Health and Safety Report
Volume 13, Issue 12

On Topic

Keeping Your Holidays Healthyprint this article

The holidays can be a special time of year, with lots of socializing, family gatherings, and time honoured traditions. However for some, the financial, emotional and physical demands of the season can be stressful, cause anxiety and even trigger depression.

The pressure to create the perfect holiday and the seemingly endless "to do" list - shopping, cleaning, cooking and entertaining - can be overwhelming. Being realistic, planning ahead and asking for support can help prevent stress and depression from derailing your holiday.

Here are some tips to help you enjoy and make the most of the holiday.

Be realistic about your expectations for the holidays and what you can accomplish. In your efforts to create the perfect holiday you can take on too much and end up feeling overwhelmed. As your family changes and grows, you may have to be flexible with some of your traditions and be open to creating new ones, such as holding your gathering on a different day to accommodate your adult children and family.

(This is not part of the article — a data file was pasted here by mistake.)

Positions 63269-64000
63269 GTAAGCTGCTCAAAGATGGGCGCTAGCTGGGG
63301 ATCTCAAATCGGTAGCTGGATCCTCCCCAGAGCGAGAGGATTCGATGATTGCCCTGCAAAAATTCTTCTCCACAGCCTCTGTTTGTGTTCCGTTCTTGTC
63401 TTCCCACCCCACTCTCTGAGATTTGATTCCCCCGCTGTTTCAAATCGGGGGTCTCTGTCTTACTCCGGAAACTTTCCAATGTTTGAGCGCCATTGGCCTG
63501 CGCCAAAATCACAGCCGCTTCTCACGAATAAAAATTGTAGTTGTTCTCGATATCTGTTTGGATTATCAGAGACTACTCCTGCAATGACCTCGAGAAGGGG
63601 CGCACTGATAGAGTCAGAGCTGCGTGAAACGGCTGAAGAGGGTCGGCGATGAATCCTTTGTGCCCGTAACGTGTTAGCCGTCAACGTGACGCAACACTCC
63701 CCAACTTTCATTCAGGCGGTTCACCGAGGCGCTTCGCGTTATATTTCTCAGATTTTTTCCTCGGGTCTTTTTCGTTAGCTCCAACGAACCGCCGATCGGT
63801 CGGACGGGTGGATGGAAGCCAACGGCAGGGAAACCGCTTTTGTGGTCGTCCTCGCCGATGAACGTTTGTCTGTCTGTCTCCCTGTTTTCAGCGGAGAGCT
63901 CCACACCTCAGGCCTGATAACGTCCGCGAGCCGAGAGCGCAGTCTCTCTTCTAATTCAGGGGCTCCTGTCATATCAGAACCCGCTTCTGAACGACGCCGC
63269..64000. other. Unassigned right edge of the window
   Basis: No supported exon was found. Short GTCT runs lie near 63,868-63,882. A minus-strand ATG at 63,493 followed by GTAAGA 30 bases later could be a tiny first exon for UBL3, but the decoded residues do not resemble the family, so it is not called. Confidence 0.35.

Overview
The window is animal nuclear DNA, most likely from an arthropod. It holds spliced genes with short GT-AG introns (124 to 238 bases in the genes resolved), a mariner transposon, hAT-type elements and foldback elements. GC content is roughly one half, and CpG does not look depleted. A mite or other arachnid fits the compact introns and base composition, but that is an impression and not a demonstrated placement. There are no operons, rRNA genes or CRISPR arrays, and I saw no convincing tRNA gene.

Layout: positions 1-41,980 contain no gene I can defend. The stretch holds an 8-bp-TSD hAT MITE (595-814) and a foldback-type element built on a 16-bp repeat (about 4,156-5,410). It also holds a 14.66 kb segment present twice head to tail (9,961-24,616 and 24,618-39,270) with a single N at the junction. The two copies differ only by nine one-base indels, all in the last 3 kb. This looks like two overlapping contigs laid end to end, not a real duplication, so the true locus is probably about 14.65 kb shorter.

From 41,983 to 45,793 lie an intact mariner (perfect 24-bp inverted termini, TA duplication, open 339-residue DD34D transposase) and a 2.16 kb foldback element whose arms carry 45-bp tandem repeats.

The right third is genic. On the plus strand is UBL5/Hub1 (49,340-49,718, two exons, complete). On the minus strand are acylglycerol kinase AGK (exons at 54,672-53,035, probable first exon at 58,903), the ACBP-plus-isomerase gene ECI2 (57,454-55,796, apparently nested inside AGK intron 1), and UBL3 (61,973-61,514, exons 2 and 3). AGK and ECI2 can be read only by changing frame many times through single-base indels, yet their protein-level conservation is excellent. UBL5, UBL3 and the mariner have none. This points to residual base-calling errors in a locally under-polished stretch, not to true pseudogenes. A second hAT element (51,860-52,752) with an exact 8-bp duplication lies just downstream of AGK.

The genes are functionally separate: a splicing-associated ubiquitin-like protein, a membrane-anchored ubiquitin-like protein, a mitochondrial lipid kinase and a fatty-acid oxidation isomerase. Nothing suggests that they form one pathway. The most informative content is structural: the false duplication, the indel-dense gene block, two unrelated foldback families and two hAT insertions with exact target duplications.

Plan and pre-empt stress. Get organized by planning your menus and making shopping and "to do" lists well ahead of time. Designate specific days for shopping, cleaning, baking, visiting friends and other activities to avoid last minute rushing around.

Ask for help. Don't think you have to go it alone when you are entertaining. To ease the load, invite your friends and family to bring a dish or a dessert. Make sure to get help with the party clean up. Many hands lighten the load.